Health-Related Internet Use by Informal Caregivers of Children and Adolescents: An Integrative Literature Review

UNCG Author/Contributor (non-UNCG co-authors, if there are any, appear on document)
Eunhee Park, Assistant Professor (Creator)
The University of North Carolina at Greensboro (UNCG )
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Abstract: 2015-2016 UNCG University Libraries Open Access Publishing Fund Grant Winner. BACKGROUND:Internet-based health resources can support informal caregivers who are caring for children or adolescents with health care needs. However, few studies discriminate informal caregivers' needs from those of their care recipients or those of people caring for adults.OBJECTIVE:This study reviews the literature of health-related Internet use among informal caregivers of children and adolescents.METHODS:A total of 17 studies were selected from literature searches conducted in 6 electronic databases: PubMed, Cochrane, CINAHL, PsycINFO, ERIC, and EMBASE. All databases searches were limited to articles published in the years 2004 to 2014 in peer-reviewed publications. Search terms consisted of "health-related Internet use," "eHealth," "Internet use for health-related purpose(s)," "Web-based resource(s)," and "online resources," combined with informal caregiver (or "parents") of "child," "adolescent," "student," "youth," and "teen." The age range of the children receiving care was limited to younger than 22 years. Their informal caregivers were defined as persons (parents) who provided unpaid care or assistance to a child or an adolescent with health problems.RESULTS:Among 17 empirical studies, the majority of informal caregivers of children with medical issues were the parents. Quantitative studies (14/17, 77%) reported prevalence and predictors of health-related Internet use, while mixed-methods and qualitative studies (3/17, 24%) investigated informal caregiver perceptions of helpful health-related Internet use and barriers of use. The prevalence of health-related Internet use varied (11%-90%) dependent upon how health-related Internet use was operationalized and measured. Disease-specific information was used for decision making about treatment, while social support via virtual communities and email were used for informal caregiver emotional needs. A digital divide of Internet access was identified in lower educated minorities. Most studies had methodological challenges resulting from convenience sampling, cross-sectional surveys, lack of theoretical frameworks, or no clear definitions of health-related Internet use.CONCLUSIONS:This study provides an important understanding of how family members use Internet-based information and support systems during child caregiving. Healthcare providers and policy makers should integrate family needs into their current practices and policies. Further rigorous research is required to design efficient and effective nursing interventions.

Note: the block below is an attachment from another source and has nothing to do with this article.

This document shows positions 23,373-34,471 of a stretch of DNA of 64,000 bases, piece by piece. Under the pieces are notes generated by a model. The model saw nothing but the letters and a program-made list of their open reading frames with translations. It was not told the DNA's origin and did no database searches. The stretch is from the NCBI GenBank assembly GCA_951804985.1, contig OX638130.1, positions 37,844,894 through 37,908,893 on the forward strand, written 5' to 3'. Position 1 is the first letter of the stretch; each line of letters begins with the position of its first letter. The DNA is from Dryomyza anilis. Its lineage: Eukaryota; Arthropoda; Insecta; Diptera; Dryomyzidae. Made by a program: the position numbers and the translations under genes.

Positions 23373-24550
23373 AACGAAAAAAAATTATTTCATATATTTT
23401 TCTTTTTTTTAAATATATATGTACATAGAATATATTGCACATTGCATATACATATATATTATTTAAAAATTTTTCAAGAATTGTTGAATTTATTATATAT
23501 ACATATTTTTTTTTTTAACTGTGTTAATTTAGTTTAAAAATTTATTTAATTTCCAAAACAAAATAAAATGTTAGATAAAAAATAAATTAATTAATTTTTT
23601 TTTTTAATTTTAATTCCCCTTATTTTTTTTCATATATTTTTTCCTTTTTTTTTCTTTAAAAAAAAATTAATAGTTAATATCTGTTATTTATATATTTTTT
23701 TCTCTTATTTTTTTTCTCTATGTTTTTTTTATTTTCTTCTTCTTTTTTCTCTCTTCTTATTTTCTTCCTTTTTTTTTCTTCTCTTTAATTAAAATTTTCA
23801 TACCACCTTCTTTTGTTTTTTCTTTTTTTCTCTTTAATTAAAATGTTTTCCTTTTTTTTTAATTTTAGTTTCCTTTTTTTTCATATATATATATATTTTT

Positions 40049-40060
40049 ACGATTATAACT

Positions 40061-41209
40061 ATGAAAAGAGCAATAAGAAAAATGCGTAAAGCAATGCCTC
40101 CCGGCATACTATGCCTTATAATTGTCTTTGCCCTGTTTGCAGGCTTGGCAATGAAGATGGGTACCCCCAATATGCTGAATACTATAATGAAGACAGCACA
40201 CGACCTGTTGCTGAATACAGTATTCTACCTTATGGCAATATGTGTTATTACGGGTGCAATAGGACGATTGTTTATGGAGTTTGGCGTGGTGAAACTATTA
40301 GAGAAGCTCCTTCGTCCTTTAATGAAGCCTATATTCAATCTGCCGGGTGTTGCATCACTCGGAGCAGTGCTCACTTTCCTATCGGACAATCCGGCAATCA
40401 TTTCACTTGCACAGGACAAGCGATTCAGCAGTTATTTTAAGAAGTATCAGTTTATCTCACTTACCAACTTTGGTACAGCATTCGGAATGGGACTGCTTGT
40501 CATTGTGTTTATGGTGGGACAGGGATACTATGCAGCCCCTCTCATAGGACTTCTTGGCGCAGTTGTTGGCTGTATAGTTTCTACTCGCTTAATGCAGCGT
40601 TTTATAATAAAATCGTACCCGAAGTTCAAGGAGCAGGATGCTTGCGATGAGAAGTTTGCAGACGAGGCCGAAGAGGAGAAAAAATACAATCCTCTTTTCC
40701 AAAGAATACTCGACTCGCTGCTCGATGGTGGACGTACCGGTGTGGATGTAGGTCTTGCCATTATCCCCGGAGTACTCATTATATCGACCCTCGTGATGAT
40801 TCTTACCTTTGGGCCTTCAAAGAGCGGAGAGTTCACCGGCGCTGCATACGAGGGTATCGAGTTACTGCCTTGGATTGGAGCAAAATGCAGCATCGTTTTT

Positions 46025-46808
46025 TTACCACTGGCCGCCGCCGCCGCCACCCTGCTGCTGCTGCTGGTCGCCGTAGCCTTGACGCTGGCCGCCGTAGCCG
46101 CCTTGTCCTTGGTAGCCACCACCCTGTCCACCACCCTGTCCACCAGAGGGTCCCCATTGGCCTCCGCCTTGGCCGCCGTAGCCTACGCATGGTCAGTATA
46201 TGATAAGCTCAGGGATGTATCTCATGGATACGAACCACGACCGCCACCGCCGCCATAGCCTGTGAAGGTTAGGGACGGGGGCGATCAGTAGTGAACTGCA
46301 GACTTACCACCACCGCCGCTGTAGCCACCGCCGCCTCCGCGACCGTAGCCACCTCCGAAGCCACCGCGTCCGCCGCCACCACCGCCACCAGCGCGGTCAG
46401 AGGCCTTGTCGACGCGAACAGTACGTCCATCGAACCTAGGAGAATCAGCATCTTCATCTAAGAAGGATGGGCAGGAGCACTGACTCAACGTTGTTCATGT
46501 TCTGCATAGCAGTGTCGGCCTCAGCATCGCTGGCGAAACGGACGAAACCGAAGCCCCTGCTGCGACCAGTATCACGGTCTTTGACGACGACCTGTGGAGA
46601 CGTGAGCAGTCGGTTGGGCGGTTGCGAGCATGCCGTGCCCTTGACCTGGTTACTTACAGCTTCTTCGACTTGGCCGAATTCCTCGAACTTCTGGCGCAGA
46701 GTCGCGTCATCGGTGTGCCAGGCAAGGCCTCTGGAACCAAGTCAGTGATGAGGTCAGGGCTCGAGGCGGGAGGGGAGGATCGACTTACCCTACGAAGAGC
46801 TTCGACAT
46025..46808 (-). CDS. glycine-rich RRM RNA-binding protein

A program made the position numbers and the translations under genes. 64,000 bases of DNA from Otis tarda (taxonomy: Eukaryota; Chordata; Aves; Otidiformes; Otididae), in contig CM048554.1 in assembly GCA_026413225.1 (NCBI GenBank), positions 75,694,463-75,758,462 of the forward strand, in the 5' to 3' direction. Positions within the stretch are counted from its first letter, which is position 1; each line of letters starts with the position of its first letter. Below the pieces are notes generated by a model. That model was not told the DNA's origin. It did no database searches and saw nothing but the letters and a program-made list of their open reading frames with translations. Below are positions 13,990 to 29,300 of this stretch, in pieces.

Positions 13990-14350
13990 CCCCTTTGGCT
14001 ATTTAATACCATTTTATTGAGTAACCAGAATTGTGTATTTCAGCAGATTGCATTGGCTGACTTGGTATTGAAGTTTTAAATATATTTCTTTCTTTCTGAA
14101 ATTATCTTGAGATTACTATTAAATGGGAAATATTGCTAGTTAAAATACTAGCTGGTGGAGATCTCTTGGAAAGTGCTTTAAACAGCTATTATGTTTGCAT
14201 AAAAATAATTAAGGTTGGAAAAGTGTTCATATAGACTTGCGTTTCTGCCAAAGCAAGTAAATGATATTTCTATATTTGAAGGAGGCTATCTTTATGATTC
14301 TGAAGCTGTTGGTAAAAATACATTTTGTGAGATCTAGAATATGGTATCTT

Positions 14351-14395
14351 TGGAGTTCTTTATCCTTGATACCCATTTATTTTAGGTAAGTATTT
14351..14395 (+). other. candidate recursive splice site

Additional Information

Journal of Medical Internet Research
Language: English
Date: 2016
internet, adolescent, caregivers, children, consumer health information, eHealth

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